Monday, 23 April 2018

HK Boy Cart Noodle @ Pavilion

HK Boy Cart Noodle first opened in Bandar Mahkota Cheras more than a year ago offering Hong Kong street food such as their signature cart noodles and street snacks (like curry fish balls, egg waffle, rice noodle roll, fried fish skin and more).

They've since added branches in Pavilion, Kepong and Puchong.  Since there's now a HK Boy Cart Noodle @ Pavilion near me, I thought I'd finally give it a try to see what it's all about.  

Love these olden days metal mugs and hot water flask.  My mother-in-law has a similar one too (in red) and kept it till this day.

Ordering is made simple through the use of order chits found at the table.  The order chits are self-explanatory, so you just need to tick your preferred choices.

Step 1 - Pick your favourite soup (noodle soup, dry noodle, tomato broth or spicy soup).

Step 2 - Pick your favourite noodle (select one only from yellow noodle, hor fun, lo shu fan, meehoon & mi xian to instant noodles or udon that'll cost you extra).

Step 3 - Choose your favourite special sauce (beef tendon, curry or braised sauce with an option to add special chilli sauce).

Step 4 - Choose your favourite topping (with more than 40 toppings for you to choose from, some of which include pork intestine, smoked duck, braised chicken wing, lemongrass pork chop, luncheon meat, radish, mushrooms & braised egg).  There are also premium add-ons like braised beef, beef tendon & beef stomach which cost an extra RM3.  Any extra topping will be charged RM3.90 each.  

I duly made my choices on the chit provided.

A bowl of soup noodles with 2 toppings costs RM11.80 while 3 toppings will set you back RM13.60.  I chose one with 3 toppings and my bowl of piping hot mi xian with special braised sauce arrived with large pork intestine and braised beef sans the braised egg.

I was told then that the braised eggs weren't quite ready yet as it had not been braised long enough (since they opened late).  I was asked if I'd like to substitute it with something else, otherwise they'll adjust the price accordingly.  So, I substituted it with luncheon meat that ended up being served separately.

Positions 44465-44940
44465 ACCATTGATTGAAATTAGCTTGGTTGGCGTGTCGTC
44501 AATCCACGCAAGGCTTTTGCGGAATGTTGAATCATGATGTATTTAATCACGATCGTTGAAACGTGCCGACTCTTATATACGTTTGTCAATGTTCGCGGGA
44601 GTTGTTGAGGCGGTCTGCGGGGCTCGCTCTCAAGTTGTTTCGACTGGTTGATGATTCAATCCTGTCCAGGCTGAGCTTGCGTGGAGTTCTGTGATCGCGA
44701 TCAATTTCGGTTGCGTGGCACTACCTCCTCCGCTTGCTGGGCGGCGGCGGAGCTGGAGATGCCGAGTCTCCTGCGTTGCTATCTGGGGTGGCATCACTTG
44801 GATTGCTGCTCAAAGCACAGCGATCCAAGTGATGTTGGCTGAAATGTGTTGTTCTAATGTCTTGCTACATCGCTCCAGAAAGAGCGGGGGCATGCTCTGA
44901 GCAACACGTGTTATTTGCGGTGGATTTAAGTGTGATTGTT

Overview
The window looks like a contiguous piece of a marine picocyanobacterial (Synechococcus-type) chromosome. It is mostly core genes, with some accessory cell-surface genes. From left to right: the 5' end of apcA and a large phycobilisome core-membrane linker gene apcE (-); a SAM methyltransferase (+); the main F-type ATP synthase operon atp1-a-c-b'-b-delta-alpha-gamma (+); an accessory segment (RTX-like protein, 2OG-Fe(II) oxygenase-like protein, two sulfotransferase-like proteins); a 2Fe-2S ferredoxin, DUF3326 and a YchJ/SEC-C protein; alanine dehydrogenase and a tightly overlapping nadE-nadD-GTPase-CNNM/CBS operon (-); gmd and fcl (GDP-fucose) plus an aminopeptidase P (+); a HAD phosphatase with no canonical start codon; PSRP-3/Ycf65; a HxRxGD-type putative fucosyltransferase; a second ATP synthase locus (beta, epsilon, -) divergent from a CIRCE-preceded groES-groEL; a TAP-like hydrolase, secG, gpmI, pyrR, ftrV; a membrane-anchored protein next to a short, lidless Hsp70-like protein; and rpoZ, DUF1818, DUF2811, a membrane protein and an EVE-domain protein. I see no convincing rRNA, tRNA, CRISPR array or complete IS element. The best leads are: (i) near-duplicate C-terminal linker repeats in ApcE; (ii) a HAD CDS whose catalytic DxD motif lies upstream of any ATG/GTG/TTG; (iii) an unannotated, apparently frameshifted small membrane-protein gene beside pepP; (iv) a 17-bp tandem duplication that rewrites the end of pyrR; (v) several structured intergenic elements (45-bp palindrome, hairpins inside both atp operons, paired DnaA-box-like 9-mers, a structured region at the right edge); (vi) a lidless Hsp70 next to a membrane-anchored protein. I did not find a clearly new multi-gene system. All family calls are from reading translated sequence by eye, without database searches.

I chose the special braised sauce...and if you don't specify 'less spicy' or 'not spicy', your bowl of noodles will come with a dollop of chilli paste.

First impression when the bowl of piping hot noodles arrived....I noticed right away the layer of oil around the rim of the bowl.  Not only that but the soup was filled with a lot of minced garlic.

The soup base was way too oily...and the flavour of the broth (with a beefy taste) was too robust for my liking. >_<  I'm not sure if the oiliness is due to the broth itself or caused by the sauce or the result of the chilli paste.  And the abundance of minced garlic made the soup even more pungent in taste.  I do love garlic but too much of it in the soup can be off-putting.

As for the mi xian noodles, they came looking like they've been cut up into shorter strands (for some reason) which I didn't appreciate.

I love pork intestines (the small intestines) but have rarely eaten large intestines (which happens to be a favourite of my mother-in-law).  I don't know what made me order it but I soon regretted my first choice of large pork intestines as the fats inside were not cleaned out.  The larger pieces were ok and they were tender without being too "smelly" as large intestines are known to be.

But the smaller ones, as you can clearly see, had quite a lot of fat within the intestinal walls.  So, I had to spend quite a lot of time to remove them one by one.  In the end, I left most of them uneaten.  Ok, no more large intestines for me from now on.

My second choice was a premium add-on of braised beef that cost an additional RM3.

This was a better choice as the beef was super tender that taste much like one of those Taiwanese beef noodles or "lobak ngau lam" (braised sirloin with radish) you'd find in beef ball mee stalls.

My third topping (the substitute) turned out to be the best one of the three.  The luncheon meat was fragrant and of a good quality.